Higher Education

By Lance Rogers, Esq.

Earlier this year, SDSU student Cameron Blackburn was enjoying life. A transplant from Lake County, he was enjoying the Southern California sun and atmosphere. His grades were solid and he was looking forward to his future studies in Kinesiology. In short, life was good. All of his aspirations came to a screeching halt in February when a campus police officer cited him for possession of marijuana.

According to Cameron, he and some friends had just left campus and were parked in a nearby neighborhood when the officer knocked on his car window. The officer told him that he saw them smoking marijuana despite the fact that it was a pitch-black night and the car’s interior lights were off.

The officer said, “There are two ways we can do this; you can lie to me and go to jail or tell me the truth.” He then pulled everyone out of the car and made them sit on the curb. He asked how much weed they had and Cameron said he didn’t know. He then showed the officer where the marijuana was in the car. The officer found 30 grams of marijuana, a little over one ounce.

The officer wrote him a ticket for misdemeanor possession of marijuana and told him he would receive a notice to appear in court in the mail. Over the next several weeks Cameron dutifully watched his mailbox, but the notice never arrived, so he went back to Lake County for spring break. When he returned to San Diego, he was shocked to learn that there was a warrant out for his arrest. According to court records, he had missed his court appearance and the judge had issued a $5,000 bench warrant.

He went to court the very next day and put himself on the calendar. Then he was appointed a public defender and eventually pled guilty to an infraction. Cameron paid all of his fines and thought that he could finally put this nightmare behind him.

Then the other shoe dropped. In July, Cameron received an email from SDSU telling him that the campus police officer had reported the incident to the school and he had to meet with an academic judicial officer. This administrator told him that because he had been convicted of a drug-related offense he could be expelled or suspended from San Diego State University.

Cameron was shocked again because he thought he had done everything right by going to court, pleading guilty, paying his fines, and staying out of trouble. Now, to find out that he could lose all of the time and money he had invested in his education seemed completely unfair. He told me, “Apparently, the court punishment doesn’t matter to SDSU. The school does it their own way.”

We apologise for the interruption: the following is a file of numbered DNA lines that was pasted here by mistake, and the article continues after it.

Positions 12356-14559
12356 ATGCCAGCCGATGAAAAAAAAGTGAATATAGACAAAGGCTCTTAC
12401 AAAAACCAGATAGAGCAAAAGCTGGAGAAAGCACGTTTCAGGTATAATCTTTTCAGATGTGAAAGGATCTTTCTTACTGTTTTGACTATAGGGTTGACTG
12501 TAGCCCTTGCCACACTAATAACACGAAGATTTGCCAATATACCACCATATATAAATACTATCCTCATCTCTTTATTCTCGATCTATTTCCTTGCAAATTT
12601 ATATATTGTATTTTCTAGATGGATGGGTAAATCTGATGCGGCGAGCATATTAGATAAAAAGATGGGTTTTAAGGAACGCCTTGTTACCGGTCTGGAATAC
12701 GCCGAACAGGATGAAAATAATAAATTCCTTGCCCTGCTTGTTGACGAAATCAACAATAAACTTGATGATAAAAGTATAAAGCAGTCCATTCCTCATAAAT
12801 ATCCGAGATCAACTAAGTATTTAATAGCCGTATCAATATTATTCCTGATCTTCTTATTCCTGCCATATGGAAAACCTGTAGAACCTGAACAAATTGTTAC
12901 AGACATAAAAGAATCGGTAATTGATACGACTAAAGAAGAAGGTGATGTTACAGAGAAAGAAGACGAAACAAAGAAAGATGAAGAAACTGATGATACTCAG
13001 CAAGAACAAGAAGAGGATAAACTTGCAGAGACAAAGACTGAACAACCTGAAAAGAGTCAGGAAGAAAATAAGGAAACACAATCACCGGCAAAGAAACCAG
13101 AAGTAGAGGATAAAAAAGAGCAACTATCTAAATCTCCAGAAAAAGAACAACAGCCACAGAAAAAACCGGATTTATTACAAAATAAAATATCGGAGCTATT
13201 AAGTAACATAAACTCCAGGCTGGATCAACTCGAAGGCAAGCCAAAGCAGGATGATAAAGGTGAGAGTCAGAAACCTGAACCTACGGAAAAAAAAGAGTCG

When we spoke, he was home for the summer and still had not heard from the judicial officer as to whether he would be expelled or not. He was hopeful that he could continue his education, but had plans if the decision came down otherwise. “I’ll make the best of it either way.”

Cameron’s situation sheds light on a troubling aspect of a marijuana arrest for college students; the student discipline process.

Pursuant to Title 5 of the California Code of Regulations, state universities are authorized to enforce their own set of rules governing alleged student misconduct. However, it is important to realize that, as a state-funded entity, these universities must also provide certain constitutional rights to students. Such rights may include the right to fair notice of the proceeding, the right to review the evidence against you, the right to present evidence on your own behalf, and, in certain instances, the right to be represented by an attorney.

In Cameron’s case, for example, SDSU has charged him with alleged student misconduct for his marijuana arrest. Despite the fact that he has already been sanctioned by the state in court, the college initiated its own disciplinary action against him. According to SDSU Student Affairs, “University disciplinary action may run concurrently with civil or criminal action and/or the residence hall eviction process…One type of judicial action does not necessarily affect the other.”  In other words, SDSU does not care whether Cameron has already been punished for his actions or not. The school may sanction him either way.

However, he does have the right to defend himself. SDSU has an established disciplinary process, which allows for some of the constitutional rights mentioned above. For example, a student has the right to know the alleged student violations that he is charged with and the right to a conference before a judicial officer. Additionally, a student has the right to an attorney in cases where criminal charges are involved or where the recommended sanction is expulsion. A violation of these rights can lead to an appeal and possible complaint against the college.

As Cameron learned the hard way, a marijuana arrest can have serious academic repercussions including student disciplinary action and loss of financial aid. If you have been charged with student misconduct, it is important to be aware and protect your rights.

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